Certainly, I think being depressed is absolutely part of the human condition, it has to be, if there's joy there's its opposite, and it's something you ride if you possibly can.

-- Bob Geldof (Irish Actor)

Love doesn't make the word go 'round. Love is what makes the ride worthwhile.

-- Franklin P. Jones (American Journalist)

I always look for an intense experience, an intense ride. There is nothing better than a good zombie movie where you run crazy and blow at monsters! It was a physical shoot and I enjoyed it.

-- Sarah Polley (Canadian Actress)

One of the most important days of my life was when I learned to ride a bicycle.

-- Michael Palin (British Comedian)

Consumers are increasingly feeling that they are being taken for a ride.

-- Larry Craig (American Politician)

Man hath still either toys or care: But hath no root, nor to one place is tied, but ever restless and irregular, about this earth doth run and ride. He knows he hath a home, but scarce knows where; He says it is so far, that he has quite forgot how to go there.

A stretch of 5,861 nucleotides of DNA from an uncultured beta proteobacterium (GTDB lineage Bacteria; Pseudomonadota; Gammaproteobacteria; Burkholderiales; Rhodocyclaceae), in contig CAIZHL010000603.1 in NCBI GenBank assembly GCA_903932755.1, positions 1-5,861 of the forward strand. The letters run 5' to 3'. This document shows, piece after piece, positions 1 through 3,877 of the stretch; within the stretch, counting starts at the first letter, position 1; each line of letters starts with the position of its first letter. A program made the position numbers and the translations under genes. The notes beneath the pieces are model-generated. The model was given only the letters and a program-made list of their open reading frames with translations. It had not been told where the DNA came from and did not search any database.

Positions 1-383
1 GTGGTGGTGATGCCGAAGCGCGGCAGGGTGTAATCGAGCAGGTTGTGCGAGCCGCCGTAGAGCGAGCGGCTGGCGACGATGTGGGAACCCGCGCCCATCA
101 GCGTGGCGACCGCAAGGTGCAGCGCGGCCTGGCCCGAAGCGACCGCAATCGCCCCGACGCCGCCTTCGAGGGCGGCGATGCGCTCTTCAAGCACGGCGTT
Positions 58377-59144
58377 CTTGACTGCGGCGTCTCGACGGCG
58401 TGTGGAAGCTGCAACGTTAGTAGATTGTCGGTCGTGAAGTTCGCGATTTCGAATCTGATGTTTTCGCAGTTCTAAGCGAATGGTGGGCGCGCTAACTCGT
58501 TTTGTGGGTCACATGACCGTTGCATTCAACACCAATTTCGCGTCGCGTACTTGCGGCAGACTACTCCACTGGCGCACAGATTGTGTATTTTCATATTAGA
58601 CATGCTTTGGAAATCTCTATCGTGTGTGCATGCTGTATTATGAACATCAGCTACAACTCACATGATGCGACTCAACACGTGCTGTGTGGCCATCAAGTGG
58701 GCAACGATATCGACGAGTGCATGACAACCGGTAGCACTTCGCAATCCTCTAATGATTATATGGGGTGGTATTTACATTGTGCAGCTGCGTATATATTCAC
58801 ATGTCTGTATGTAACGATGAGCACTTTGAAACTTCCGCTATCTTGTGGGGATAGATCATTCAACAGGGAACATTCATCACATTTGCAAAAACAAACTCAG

-- Henry Vaughan (Welsh Poet)

We don't have milk cows. People have so many stereotypes of people from where I come from - Oklahoma. We don't ride around in covered wagons, either.

-- Carrie Underwood (American Musician)

It's been a rollercoaster ride. There have been some great moments and some low points... like when I was leaving Stax. That's when I actually thought of getting out of the business.

-- William Bell ( -)

This is real human drama, we're not creating some amusement park ride for the summer. Even though the movie is really exciting to watch, it's got a real pathos behind it.

-- John C. Reilly (American Actor)

It's never paid to bet against America. We come through things, but its not always a smooth ride.

-- Warren Buffett (American Businessman)

I wouldn't mind starting to ride some more if I had a really good horse to just work a little bit with every day.

-- Robert Duvall (American Actor)

I mean, I grew up riding. I can't ever remember not being able to ride or rope and all that stuff. It was part of my life growing up, so it was fun for me.

-- Tim McGraw (American Musician)

There is a limit to the application of democratic methods. You can inquire of all the passengers as to what type of car they like to ride in, but it is impossible to question them as to whether to apply the brakes when the train is at full speed and accident threatens.

-- Leon Trotsky (Russian Revolutionary)